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The Guide to Hepatic Disease in Hospice

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Estimated reading time: 2 min

Introduction

Hepatic disease is a broad term to describe diseases that affect the liver. When hepatic disease is chronic, it is often referred to as liver failure, cirrhosis or end stage liver disease.

Symptoms

  • Jaundice
  • Pruritus
  • Pain
  • Ascites
  • Dyspnea

Types of Hepatic Disease

Hepatitis

Hepatitis is an inflammation of the liver and can lead to cirrhosis or liver cancer. Hepatitis can be caused by various viruses, toxins, autoimmune disorders or hereditary conditions.

 

Cirrhosis

Cirrhosis is the scarring and damage of liver cells. It can be caused by hepatitis, alcoholism or malnutrition.

 

Primary Hemochromatosis (hereditary hemochromatosis)

This is an inherited disease. Secondary hemochromatosis is caused by anemia and alcoholism. Either type can cause the body to absorb and store too much iron. If the disease is not treated, the liver, heart and pancreas can fail. Cancer of the Liver
Liver cancer can be a primary carcinoma or metastatic cancer that has spread to the liver.

What is the Prognosis?

As hepatic diseases progress, complications can include:

  • gastric and esophageal varices
  • bleeding
  • increasing ascites
  • hepatic encephalopathy

Palliative Care

Pharmacological and non-pharmacological interventions should focus on symptomatic relief, maintaining maximum function and optimal quality of life. Psychological and spiritual support is needed to assist patients and their families who often experience fear, anxiety and depression. Support groups (including online chat groups) are an excellent resource. To help patients and caregivers find a support group, contact your local American Liver Foundation.

Documentation

Document the following signs and symptoms:

  • Laboratory indicators of impaired liver function
  • Prothrombin time prolonged more than 5 seconds over control and serum albumin < 2.5 gm/dl
  • Jaundice — note color change of skin and eyes
  • Bilirubin stained urine
  • Alcoholic stools without bile (light-colored and gray)
  • Oliguria (400 ml/day or less) — document amount when possible
  • Cirrhosis and ascites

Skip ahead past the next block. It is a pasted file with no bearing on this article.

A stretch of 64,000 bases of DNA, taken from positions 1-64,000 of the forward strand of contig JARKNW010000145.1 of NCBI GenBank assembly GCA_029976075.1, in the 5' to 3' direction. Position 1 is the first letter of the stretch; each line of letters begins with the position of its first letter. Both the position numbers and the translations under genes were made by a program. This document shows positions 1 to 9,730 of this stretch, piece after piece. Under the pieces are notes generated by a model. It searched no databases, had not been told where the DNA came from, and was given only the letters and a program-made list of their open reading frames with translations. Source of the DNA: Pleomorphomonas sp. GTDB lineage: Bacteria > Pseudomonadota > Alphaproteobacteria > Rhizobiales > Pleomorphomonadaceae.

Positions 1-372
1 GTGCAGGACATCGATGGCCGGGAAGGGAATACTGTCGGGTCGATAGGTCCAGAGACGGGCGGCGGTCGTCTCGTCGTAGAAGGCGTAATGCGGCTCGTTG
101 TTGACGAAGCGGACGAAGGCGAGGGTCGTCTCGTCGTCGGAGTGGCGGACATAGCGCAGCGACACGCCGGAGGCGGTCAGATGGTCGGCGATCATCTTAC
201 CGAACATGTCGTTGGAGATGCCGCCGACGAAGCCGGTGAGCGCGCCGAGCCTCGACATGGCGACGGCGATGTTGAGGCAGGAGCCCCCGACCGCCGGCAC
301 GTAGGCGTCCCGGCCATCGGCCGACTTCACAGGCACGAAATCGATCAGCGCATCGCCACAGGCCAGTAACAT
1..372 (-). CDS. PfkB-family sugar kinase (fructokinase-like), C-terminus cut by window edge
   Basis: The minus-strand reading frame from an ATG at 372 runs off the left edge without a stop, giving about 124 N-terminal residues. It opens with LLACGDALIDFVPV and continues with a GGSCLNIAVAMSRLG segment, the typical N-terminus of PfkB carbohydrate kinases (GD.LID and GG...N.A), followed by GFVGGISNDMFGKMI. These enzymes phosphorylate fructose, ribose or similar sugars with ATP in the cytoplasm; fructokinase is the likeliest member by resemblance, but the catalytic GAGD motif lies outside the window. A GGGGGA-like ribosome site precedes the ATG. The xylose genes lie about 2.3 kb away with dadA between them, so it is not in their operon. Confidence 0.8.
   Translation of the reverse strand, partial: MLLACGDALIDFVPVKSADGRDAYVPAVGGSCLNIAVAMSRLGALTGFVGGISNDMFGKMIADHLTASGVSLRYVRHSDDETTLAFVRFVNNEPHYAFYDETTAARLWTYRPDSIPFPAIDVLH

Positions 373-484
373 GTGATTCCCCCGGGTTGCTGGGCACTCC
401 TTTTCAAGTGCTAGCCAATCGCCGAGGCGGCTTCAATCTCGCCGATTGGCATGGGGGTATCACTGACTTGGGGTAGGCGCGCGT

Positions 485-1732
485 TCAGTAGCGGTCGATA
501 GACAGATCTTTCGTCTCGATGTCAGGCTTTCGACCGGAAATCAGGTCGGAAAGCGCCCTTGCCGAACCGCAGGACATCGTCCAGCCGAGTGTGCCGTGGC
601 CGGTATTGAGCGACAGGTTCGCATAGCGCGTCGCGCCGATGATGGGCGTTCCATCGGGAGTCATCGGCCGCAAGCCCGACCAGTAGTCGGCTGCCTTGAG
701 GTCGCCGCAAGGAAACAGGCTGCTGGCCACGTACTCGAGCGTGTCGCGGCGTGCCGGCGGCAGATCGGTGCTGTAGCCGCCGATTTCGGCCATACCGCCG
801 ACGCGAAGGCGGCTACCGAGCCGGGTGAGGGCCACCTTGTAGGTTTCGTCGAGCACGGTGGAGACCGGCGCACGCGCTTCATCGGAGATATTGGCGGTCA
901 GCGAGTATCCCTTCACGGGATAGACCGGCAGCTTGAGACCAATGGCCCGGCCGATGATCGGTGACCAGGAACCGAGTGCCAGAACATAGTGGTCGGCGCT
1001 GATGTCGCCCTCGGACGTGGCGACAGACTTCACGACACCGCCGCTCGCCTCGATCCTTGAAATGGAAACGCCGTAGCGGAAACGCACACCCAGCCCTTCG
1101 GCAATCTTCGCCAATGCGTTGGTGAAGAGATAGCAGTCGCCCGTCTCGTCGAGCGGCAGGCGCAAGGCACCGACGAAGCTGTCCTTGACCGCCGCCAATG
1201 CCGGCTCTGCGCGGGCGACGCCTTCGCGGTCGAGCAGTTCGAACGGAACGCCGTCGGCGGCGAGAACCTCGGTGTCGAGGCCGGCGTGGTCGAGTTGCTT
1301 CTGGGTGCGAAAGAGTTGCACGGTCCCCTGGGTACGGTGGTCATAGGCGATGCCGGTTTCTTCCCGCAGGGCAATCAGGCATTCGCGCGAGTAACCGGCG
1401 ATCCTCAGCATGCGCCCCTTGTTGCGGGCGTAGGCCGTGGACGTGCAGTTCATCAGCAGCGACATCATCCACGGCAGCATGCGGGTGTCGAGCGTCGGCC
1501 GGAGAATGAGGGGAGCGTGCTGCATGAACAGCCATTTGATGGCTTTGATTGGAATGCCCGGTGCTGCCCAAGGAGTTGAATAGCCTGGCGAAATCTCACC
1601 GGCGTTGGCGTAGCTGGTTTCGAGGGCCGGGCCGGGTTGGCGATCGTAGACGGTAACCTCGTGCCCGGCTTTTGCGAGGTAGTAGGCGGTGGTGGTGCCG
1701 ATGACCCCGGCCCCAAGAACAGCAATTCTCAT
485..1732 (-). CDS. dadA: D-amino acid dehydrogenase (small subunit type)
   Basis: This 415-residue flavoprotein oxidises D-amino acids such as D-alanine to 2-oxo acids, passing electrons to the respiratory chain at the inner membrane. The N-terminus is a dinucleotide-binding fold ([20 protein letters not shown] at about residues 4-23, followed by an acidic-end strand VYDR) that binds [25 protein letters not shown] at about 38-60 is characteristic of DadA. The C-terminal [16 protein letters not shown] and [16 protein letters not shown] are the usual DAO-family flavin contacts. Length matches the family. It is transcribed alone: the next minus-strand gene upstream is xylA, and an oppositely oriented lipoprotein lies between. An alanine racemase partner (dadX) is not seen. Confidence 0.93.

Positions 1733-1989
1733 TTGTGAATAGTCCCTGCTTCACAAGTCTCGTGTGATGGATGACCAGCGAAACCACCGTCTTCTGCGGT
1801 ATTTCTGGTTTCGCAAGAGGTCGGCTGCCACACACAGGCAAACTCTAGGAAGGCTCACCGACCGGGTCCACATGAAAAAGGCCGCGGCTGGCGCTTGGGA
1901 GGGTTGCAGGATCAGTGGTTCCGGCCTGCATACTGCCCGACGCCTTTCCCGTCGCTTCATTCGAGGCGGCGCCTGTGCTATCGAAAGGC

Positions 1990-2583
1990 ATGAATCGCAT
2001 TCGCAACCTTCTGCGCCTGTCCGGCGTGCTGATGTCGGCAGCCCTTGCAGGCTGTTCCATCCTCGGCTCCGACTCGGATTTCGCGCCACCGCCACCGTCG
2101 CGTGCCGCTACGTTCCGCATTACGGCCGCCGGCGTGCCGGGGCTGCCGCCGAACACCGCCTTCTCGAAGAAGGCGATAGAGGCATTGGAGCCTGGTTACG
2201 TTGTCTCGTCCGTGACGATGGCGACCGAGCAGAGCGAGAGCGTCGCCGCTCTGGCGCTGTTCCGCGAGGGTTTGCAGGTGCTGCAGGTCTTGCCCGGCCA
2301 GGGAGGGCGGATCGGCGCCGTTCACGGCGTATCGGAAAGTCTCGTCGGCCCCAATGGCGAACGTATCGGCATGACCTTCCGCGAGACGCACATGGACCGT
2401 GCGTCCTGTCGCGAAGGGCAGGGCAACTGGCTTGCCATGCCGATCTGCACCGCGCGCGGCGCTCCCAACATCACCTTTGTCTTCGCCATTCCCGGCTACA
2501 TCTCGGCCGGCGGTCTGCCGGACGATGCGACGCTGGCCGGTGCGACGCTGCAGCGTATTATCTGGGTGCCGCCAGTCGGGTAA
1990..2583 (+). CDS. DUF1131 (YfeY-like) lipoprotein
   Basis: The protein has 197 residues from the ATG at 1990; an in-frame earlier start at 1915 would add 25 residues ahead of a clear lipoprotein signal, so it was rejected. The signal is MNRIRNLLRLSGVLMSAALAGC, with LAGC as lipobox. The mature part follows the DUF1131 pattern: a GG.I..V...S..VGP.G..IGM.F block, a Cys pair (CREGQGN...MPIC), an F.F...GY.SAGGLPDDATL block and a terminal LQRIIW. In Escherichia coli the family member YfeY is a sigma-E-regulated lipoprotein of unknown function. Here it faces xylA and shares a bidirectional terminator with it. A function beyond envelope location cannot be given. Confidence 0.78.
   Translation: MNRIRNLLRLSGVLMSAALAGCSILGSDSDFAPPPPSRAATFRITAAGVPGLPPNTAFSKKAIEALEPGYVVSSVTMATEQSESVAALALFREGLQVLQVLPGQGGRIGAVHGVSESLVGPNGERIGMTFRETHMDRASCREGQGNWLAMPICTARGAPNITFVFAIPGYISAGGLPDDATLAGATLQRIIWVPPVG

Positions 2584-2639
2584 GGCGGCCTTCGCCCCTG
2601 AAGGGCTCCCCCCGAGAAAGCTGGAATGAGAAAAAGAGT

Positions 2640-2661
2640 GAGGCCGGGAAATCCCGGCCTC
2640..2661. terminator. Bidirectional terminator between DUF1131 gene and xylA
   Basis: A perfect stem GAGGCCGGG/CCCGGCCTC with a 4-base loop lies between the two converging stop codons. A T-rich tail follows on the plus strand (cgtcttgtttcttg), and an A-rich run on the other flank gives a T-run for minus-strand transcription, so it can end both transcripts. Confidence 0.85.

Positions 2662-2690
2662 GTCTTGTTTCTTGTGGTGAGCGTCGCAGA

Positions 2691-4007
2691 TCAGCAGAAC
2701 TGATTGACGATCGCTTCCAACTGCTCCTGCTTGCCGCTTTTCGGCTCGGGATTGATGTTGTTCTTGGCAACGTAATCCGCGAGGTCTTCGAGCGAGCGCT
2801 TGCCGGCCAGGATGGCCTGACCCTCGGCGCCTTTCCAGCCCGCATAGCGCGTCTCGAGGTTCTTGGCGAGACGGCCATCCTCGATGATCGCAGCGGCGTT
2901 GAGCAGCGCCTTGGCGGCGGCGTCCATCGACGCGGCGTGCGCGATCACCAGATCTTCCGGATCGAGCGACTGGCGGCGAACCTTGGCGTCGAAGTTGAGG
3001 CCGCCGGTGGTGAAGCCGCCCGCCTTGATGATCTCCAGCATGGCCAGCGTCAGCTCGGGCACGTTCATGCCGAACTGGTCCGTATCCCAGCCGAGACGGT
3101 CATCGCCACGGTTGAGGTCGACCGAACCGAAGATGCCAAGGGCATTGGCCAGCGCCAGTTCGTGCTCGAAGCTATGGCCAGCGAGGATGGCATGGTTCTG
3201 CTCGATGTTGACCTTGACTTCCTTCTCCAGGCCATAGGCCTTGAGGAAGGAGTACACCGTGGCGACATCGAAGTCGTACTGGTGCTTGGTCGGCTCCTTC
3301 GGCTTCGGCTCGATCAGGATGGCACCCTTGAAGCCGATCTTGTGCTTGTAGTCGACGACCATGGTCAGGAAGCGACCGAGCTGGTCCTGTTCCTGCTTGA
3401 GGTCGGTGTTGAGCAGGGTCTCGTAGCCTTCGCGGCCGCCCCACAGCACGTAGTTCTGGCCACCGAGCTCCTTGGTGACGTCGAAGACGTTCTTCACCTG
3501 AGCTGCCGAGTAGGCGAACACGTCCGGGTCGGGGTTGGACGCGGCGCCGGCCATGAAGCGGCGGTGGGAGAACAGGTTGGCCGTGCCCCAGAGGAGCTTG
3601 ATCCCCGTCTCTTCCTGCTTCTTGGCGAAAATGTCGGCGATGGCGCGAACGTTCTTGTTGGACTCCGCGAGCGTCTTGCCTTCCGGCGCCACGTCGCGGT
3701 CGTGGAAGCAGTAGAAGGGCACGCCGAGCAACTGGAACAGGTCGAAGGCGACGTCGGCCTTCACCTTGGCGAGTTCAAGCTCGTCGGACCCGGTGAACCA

• Ascites — refractory to sodium restriction and diuretics
  • Fatigue
  • Itching
  • Right upper quadrant pai
  • Recurrent variceal bleeding
  • Peritonitis
  • Encephalopathy refractory to protein restriction and lactulose
  • Hepatorenal Syndrome (this is often indicative of survival of days to weeks). Include in documentation the presence of cirrhosis and ascites, elevated BUN and creatinine, oliguria (< 400 ml/day), and urine sodium concentration < 10 mEq/l

Significant Prognostic Indicators

  • Muscle wasting with reduced strength and endurance
  • Continued active alcoholism, i.e. > 80 g ethanol per day
  • Hepatocellular carcinoma
  • HbsAg positivity
  • Hep C refractory to treatment
  • Progressive malnutrition

Documentation Tips

Document all signs and symptoms affecting physical function including onset of disease and changes over time. Include information relating the psychosocial and spiritual needs and interventions which impact the overall quality of life.

References

Fallon, M. Palliative Medicine in non-malignant disease.. In: Doyle D, Hanks G, Cherny N, Calman K eds Oxford Textbook Palliative Medicine. 3rd ed. pp. 844 -845, Oxford University, 2005.

 

Grauer P, Shuster J & McCrate-Protus B. (2008). Palliative Care Consultant: A reference guide for palliative care 3RDed. Kendall/Hunt publishing Co.

 

Kinzbrunner B. Non-malignant terminal diseases: criteria for hospice admission. Hosp Update 3: 3-6, 1993.

 

Stuart B, et al. Medical Guidelines for Determining Prognosis in Selected Non- Cancer Diseases. Arlington, VA, National Hospice Organization, 1996.

 

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